For more information about the role of the Critical Area of the mind, I invite you to read my blog titled, Why Are New Ideas Scary?



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Sara R. Fogan, C.Ht. is a certified clinical hypnotherapist based in Southern California. She graduated with honors from the Hypnosis Motivation Institute in 2005. For more information about Calminsense Hypnotherapy® and to set up an appointment, please visit http://www.calminsensehypnotherapy.com/.
© 2019

Friday, January 18, 2019

Thoughts of the Day

Photo by Sara Fogan




Every now and then I like (and need) to take a few moments and remind myself about what is really important to me, in my life. If you follow me on my Calminsense Hypnotherapy Facebook page you may have seen some of these quotes before on this page, or will in the future. Many of these Quotes of the Day are beautiful examples and illustrations of the work I do as a hypnotherapist, so I will probably draw on them in future essays.


  • “True happiness and wisdom are inseparable. We need to be able to see how our thoughts and actions are affecting us.” – Charles A. Francis
  • “When someone we love is giving us a bad time it’s better to explore the cause than criticize the action.” – Zig Ziglar
  • “Leaders don’t force people to follow. They invite others on a journey.” – Charles Lauer
  • “One of the greatest mental freedoms is truly not caring what anyone else thinks of you.” – Unknown
  • “Setting and reaching goals should be a natural growth process, not a requirement for happiness.” – Bruce Van Horn
  • “And in the end, the love you take is equal to the love you make.” – Paul McCartney
  • “We delight in the beauty of the butterfly, but rarely admit the changes it has gone through to achieve that beauty.” – Maya Angelou
  • “No person was ever honored for what he received. Honor has been the reward for what he gave.” – Calvin Coolidge
  • “Every thought leads back to the crossroads of love and patience.” – Lolly Daskal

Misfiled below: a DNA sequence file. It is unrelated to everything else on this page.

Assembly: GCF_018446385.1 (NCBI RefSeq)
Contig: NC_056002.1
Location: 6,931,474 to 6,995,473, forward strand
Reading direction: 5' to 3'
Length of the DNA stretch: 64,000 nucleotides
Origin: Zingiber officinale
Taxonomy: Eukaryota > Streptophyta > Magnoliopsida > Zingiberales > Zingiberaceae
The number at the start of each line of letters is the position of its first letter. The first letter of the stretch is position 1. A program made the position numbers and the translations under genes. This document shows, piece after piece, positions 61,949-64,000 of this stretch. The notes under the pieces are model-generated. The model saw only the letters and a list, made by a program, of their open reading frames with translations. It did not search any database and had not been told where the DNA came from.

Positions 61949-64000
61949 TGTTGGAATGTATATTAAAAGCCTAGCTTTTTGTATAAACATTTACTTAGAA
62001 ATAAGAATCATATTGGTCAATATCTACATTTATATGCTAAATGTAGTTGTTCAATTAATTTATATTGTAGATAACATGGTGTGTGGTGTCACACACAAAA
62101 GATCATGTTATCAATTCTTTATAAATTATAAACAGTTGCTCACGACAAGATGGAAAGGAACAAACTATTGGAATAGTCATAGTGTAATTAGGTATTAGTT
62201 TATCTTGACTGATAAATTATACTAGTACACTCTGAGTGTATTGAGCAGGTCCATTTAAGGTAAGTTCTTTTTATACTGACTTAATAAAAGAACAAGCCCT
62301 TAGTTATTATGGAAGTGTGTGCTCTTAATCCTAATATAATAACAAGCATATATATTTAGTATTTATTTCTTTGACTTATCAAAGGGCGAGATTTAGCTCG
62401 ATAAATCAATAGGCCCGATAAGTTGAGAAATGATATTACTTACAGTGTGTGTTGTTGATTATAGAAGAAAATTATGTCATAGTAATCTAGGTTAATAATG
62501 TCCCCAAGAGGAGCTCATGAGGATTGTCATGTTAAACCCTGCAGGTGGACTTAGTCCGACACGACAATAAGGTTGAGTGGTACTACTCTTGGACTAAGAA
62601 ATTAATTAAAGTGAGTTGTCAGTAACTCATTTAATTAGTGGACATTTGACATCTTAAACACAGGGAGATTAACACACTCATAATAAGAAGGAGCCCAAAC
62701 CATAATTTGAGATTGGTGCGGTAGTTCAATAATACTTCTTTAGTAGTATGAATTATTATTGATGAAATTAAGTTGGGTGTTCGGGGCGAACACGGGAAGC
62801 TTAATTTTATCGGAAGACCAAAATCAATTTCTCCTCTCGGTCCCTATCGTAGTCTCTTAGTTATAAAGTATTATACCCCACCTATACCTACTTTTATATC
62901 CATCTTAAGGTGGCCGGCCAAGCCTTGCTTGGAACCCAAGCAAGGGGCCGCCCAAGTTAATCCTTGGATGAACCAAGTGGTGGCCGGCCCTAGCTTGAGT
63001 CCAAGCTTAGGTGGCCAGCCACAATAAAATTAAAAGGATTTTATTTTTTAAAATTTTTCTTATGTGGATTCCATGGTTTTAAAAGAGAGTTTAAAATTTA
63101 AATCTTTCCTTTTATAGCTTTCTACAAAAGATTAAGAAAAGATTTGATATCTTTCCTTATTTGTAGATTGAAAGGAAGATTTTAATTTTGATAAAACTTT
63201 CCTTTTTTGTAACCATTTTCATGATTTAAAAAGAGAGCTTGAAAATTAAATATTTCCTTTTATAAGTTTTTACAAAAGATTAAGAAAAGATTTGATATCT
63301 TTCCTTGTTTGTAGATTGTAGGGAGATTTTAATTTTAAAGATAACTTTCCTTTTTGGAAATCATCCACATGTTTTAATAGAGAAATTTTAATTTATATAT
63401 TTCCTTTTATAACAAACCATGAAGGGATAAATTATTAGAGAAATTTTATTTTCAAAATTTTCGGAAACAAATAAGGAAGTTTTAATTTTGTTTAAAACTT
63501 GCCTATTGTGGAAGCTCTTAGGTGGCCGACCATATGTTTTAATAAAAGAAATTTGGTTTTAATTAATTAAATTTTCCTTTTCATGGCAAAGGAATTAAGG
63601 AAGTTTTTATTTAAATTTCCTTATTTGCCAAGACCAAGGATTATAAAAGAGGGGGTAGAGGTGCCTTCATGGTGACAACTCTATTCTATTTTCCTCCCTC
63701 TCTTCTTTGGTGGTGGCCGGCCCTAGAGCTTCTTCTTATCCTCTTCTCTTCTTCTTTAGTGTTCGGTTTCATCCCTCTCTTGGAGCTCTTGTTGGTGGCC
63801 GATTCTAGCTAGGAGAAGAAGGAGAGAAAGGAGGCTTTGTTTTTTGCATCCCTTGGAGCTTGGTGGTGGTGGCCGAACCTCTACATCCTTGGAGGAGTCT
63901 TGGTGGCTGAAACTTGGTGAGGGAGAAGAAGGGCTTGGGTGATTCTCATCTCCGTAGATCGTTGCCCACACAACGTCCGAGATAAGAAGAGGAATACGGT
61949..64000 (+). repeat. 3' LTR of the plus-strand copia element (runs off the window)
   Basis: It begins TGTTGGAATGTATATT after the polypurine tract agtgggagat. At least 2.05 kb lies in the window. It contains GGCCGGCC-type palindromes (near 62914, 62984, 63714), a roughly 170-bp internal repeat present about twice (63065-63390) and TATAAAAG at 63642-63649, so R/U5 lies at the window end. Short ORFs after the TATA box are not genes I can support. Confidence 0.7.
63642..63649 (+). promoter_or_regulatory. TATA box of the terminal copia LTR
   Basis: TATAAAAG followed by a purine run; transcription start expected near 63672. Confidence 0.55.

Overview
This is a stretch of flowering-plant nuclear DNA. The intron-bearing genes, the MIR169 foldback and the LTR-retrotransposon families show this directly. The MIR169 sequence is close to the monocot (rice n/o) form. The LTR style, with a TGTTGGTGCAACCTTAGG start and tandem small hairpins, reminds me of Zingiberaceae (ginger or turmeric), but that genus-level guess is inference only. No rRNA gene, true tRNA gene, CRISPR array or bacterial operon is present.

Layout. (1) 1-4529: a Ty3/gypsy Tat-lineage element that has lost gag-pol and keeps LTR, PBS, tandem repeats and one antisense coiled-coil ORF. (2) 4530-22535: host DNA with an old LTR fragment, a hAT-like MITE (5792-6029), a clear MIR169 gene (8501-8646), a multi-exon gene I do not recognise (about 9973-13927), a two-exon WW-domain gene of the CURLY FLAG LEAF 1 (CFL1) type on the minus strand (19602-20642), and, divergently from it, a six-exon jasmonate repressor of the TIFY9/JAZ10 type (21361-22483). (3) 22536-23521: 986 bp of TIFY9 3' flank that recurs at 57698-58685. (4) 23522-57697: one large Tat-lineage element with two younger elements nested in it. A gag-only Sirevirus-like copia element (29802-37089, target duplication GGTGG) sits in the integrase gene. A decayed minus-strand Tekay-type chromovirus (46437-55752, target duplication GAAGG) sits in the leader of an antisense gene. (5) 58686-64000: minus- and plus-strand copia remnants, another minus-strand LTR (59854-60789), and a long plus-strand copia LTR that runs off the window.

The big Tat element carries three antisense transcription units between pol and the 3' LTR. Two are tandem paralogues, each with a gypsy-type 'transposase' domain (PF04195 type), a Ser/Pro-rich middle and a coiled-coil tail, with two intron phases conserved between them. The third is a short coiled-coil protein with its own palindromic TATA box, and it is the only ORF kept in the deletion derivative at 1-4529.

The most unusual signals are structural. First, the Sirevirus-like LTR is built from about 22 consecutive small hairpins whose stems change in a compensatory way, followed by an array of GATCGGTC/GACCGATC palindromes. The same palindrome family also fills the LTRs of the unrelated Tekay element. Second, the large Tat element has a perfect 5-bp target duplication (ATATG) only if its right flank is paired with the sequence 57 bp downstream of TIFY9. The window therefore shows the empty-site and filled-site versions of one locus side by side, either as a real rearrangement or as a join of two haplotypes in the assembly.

• “Happiness doesn’t always come from a pursuit. Sometimes it comes when we least expect it.” – Dalai Lama



Limited Special Offer!
Save an additional 10 percent on the 10-week weight-loss package.
This discount only applies to the 10-week weight-loss program and may not be combined with any other offer. It is valid through February 15, 2019 



Sara R. Fogan, C.Ht. is a certified hypnotherapist based in Southern California. She graduated with honors from the Hypnosis Motivation Institute in 2005. For more information about Calminsense Hypnotherapy® and to set up an appointment, please visit http://www.calminsensehypnotherapy.com/.
© 2019

Thursday, January 17, 2019

The Red Box


(This blog was originally posted on November 16, 2016)


Photo by Rick Hustead




Queen Victoria is known for many things. Until very recently, her reign was the longest of any British monarch. During that time there were considerable industrial and scientific advances, including growth of the railroad and building the London Underground, and development of Charles Darwin’s theory of evolutionary development. Her strong work ethic and public persona of prim behavior and proper etiquette became legendary. But when I think about this queen, what comes first to my mind is the Red Box.